An earthquake following and occuring in the same area as the 'main' earthquake.

The largest cause of aftershocks is the redistribution of stress to faults which have been opened or weakened by the main earthquake. The number of aftershocks depends on the magnitude of the main earthquake and decrease exponentially with time.

Aftershocks are generally of smaller magnitude than the parent event, with further aftershocks becoming less and less powerful. Aftershocks can still cause large amounts of damage due to the weakening of structures and fault lines after the parent event.

An aftershock can occur minutes to weeks after the main earthquake.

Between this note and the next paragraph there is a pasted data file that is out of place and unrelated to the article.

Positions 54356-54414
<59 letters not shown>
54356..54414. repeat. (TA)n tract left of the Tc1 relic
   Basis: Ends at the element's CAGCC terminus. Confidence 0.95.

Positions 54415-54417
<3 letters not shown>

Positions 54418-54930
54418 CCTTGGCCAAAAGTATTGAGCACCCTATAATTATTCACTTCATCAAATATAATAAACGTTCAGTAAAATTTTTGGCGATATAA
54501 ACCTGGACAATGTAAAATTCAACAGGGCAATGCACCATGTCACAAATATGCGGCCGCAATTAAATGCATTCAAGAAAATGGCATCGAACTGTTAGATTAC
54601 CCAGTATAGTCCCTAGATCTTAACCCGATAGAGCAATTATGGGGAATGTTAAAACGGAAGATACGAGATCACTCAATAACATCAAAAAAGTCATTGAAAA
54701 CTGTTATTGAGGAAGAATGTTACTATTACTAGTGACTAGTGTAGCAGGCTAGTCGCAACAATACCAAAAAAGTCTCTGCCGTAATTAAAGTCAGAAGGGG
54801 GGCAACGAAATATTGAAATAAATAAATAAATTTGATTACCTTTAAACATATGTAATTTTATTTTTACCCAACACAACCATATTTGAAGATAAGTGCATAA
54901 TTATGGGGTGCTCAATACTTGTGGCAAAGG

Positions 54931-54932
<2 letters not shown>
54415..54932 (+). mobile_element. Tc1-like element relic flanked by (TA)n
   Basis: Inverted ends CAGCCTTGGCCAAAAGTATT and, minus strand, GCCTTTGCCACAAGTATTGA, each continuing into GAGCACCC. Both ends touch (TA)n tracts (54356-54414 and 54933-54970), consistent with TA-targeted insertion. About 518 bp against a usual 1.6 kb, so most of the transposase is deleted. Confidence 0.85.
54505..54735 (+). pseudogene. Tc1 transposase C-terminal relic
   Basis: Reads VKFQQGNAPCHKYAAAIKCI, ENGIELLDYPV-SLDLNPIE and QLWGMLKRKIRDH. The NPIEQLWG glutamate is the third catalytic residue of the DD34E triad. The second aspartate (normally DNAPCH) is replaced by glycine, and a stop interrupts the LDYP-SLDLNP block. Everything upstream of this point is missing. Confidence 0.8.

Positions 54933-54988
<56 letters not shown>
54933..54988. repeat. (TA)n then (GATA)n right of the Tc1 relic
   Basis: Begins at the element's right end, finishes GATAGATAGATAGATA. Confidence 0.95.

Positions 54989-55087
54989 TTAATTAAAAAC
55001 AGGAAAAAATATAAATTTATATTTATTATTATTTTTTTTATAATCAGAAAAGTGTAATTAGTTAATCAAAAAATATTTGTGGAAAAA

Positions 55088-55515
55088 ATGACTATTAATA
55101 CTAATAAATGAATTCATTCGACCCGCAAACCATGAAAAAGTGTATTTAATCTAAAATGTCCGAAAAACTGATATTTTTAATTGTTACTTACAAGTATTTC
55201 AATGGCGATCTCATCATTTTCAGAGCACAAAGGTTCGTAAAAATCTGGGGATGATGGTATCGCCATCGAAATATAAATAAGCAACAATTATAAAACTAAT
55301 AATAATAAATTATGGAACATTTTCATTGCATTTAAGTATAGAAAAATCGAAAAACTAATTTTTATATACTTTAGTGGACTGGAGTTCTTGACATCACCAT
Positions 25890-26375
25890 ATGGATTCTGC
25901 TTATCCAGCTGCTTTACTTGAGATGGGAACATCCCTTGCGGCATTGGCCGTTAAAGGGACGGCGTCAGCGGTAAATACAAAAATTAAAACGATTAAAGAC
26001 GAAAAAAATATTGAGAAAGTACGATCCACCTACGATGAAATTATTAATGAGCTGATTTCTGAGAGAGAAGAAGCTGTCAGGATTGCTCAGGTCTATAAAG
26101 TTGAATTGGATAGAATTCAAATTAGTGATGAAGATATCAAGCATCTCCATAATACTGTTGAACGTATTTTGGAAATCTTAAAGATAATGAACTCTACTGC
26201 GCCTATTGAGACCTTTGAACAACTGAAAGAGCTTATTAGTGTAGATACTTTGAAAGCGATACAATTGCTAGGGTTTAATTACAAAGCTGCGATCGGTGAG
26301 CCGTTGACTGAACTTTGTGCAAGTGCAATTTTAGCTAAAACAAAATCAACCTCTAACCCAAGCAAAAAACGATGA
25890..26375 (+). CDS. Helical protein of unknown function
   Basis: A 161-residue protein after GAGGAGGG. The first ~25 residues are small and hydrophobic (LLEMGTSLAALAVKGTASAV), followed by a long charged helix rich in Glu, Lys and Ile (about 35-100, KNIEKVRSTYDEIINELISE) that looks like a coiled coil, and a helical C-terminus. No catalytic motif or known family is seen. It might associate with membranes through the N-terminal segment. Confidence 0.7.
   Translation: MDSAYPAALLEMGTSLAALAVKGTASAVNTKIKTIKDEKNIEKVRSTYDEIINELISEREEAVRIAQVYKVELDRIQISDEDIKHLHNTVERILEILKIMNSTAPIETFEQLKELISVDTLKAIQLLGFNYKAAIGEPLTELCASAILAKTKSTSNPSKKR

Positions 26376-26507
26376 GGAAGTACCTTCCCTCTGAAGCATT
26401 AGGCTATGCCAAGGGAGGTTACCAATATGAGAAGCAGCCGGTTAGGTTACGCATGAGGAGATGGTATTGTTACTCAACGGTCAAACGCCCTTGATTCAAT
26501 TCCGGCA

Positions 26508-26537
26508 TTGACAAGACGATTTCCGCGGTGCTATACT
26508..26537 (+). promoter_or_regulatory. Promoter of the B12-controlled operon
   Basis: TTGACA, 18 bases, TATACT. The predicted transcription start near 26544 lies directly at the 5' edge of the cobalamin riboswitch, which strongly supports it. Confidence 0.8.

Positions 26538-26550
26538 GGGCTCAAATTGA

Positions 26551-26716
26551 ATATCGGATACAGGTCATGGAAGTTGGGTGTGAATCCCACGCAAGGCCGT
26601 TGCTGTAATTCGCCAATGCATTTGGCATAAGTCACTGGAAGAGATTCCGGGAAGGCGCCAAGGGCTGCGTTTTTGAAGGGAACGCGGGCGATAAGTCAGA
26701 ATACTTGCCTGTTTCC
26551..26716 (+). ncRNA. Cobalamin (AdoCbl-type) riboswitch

An alcoholic beverage which is available in three “colours”: red, blue and green.

Red: The original Aftershock is based upon a simple Vermouth like Cinzano with cinnamon added to it. It has a similar flavour cough syrup or Atomic Fireballs and, as such, tends to be more pleasant than traditional drinks like Vodka.

Green: Green Aftershock has a menthol-like flavour and is the strongest of the three drinks, covering the taste of anything else it is mixed with.

Blue: Also known as "Avalanche" (Thanks CzarKhan), this has a taste which is difficult to describe. It simply tastes “cold” and sweet.

The manufacturers of the drink claim that it increases in proof the longer it is left in the bottle due to the formation of crystals within the bottle.

Aftershock can also be used to make a "Gas Chamber", a drink which is set on fire and the vapours inhaled, or can be mixed with Sambuca and set on fire to make a "Buka-Boom". Both of these drinks are very potent.

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